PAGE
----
Dr. J. Michael Gilmore, head of the Pentagon’s Directorate of Operational Test and Evaluation (DOT&E) reminds me of a radiologist I once consulted. The eminent physician pointed out suspicious dark and light spots on various internal organs. He recommended more scans and even specialized tests to determine the specific nature of each of the many spots that appeared on my x-rays. When I asked my primary physician if I was really that sick, he reassured me. This radiologist had acquired a reputation for finding indications of cancer in the scans of high school athletes undergoing their yearly physicals. As it was explained to me, a radiologist stood no risk of being sued for pointing out something as suspicious which was actually benign. The liability is in failing to identify a spot as worrisome which later turned out to be malignant. Sometimes, good medical practice involves judgment and avoiding running up massive bills chasing low-probability tumors.
This same phenomenon appears to be taking place in DOT&E. This Directorate has an expansive mission. It formulates and issues defense department OT&E policy and procedures; reviews and analyzes the results of OT&E conducted for each major DoD acquisition program; provides independent assessments to the Secretary of Defense, the Under Secretary of Defense for Acquisition, Technology and Logistics and Congress; and oversees DoD acquisition programs to ensure OT&E is adequate to confirm operational effectiveness and suitability of the defense system in combat use. So in essence, DOT&E defines what constitutes appropriate and adequate testing, how much must be done, and how well the defense system must perform before it is considered operationally effective.
Unfortunately, the attitude in DOT&E seems to be that defense systems are built for the purpose of being tested. The Directorate has never met a test point it didn’t like and seems to be of the opinion that if some testing is good, more must be better. Operational testing has become big business, involving tens of thousands of people in program offices, among contractors and DOT&E, costing many millions of dollars and adding months and even years to program timelines.
The Department of Defense has a long history of seeking perfection in defense systems. Too often, the pursuit of the gold standard in system performance results in excessive costs, time slippage and outright failure.
DOT&E appears to have applied this gold standard in its recent report regarding the F-35 Joint Strike Fighter program. In its latest report, DOT&E pronounces the F-35 program as deficient largely because the available software, version 2B, does not permit the use of all the F-35’s systems and potential weapons. It has some impact in the operating envelope for the F-35B. DOT&E warns that this will require those F-35s to get off-board support. The report also warns that there will need to be fixes to the 2B software before it is delivered to the Air Force and that the delivery of the final generation of software, 3F, is likely to be delayed.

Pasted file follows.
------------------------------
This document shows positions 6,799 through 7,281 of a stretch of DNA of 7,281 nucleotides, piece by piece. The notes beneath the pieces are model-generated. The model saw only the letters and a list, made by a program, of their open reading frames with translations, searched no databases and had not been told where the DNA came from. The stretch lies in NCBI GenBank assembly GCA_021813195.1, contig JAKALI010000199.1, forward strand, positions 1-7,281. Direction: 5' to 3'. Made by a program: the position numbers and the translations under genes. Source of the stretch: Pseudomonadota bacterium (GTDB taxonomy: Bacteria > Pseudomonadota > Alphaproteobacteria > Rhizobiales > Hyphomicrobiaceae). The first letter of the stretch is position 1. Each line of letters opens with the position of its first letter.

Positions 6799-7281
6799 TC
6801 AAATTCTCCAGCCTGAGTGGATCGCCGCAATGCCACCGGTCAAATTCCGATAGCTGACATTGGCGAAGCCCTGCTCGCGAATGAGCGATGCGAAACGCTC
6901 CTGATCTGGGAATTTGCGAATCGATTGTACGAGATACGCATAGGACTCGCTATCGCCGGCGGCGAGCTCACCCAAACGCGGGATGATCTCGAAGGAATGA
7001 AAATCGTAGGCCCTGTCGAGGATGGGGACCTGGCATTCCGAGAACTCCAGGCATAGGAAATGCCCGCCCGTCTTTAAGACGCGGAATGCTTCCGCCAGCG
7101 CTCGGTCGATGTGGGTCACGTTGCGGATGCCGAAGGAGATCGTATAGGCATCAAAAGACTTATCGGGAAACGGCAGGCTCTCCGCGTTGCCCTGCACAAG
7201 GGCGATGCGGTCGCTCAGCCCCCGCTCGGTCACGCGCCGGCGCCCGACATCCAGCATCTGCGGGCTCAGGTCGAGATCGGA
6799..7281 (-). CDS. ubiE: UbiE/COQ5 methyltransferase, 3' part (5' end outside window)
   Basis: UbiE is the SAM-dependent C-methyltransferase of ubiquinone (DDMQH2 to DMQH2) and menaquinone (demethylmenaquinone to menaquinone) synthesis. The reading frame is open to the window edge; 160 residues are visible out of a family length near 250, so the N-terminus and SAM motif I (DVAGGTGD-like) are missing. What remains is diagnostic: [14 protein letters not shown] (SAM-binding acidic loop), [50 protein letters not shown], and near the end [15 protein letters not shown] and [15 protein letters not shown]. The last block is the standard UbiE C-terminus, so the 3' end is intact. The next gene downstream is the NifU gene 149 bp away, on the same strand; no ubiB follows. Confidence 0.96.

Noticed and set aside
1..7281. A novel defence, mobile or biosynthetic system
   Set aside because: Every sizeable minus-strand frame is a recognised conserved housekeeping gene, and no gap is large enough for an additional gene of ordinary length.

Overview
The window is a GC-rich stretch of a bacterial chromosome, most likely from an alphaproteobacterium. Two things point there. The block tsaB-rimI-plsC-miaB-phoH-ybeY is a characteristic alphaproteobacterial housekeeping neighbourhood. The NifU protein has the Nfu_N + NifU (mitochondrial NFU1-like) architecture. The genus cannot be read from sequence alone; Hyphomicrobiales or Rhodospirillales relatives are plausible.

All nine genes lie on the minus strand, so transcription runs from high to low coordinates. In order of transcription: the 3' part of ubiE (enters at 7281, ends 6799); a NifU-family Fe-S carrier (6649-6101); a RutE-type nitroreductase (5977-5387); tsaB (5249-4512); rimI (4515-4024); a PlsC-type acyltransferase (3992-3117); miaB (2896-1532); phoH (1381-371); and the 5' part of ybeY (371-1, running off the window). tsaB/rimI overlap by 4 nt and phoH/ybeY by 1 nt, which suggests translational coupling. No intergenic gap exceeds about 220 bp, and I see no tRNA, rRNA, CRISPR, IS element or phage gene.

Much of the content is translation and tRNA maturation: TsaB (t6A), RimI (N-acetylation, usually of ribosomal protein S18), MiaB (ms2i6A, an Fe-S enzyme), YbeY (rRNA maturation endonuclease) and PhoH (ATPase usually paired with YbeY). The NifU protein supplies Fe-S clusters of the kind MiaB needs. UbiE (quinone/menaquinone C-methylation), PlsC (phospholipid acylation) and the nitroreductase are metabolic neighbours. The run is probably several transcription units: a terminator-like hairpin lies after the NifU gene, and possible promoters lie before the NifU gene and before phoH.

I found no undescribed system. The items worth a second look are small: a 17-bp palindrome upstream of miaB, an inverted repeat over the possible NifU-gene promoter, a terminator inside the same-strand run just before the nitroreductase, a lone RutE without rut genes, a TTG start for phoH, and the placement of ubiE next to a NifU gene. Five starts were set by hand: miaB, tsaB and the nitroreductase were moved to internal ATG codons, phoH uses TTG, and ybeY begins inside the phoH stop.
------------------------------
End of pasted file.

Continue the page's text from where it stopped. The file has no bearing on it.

How strange, then, that the Marine Corps has declared the F-35B operational with this limited software. Why has the Air Force stood up F-35A training squadrons at several locations? The answer is because as flawed as DOT&E seems to think the F-35 is, the operators believe it to be a substantial improvement over their existing platforms, even when employing early software. Moreover, there is a lot that can be accomplished in the way of pilot training, the development of tactics, operational experimentation and collaboration with other forces that do not require the gold standard of software. The F-35B carries more weapons, farther than the Marine Corps’ aging Harriers. Its stealthiness offers all sorts of opportunities to create new tactics and concepts of operations. Out at Nellis Air Force Base, the tacticians are having their eyes opened to the amazing new things even the software “impaired” F-35 can do. This experimentation is being fed back to the software engineers working on the various versions so that it can be made better still. If you had to wait until the ultimate software version is installed, years of learning, experimentation and even combat effectiveness would be lost.
In reality, all defense systems and particularly military aircraft have been deployed in generations or blocks, each one providing additional capabilities and using enhanced software. Was the F-16A/B a deficient aircraft because it didn’t deploy the same capabilities and sophisticated software as the Block 50? But jumping from one block to the next was easy because the pilots were trained, tactics had been developed and major glitches wrung out of the system prior to the ultimate incarnation being acquired.
Meeting DOT&E test points is not the reason defense systems are developed and deployed. The demands of national security and the evolution of threats have never allowed the U.S. to deploy the gold standard defense system before the fight broke out. The findings in the latest DOT&E report need to be viewed in context. We cannot let the testers run the asylum.
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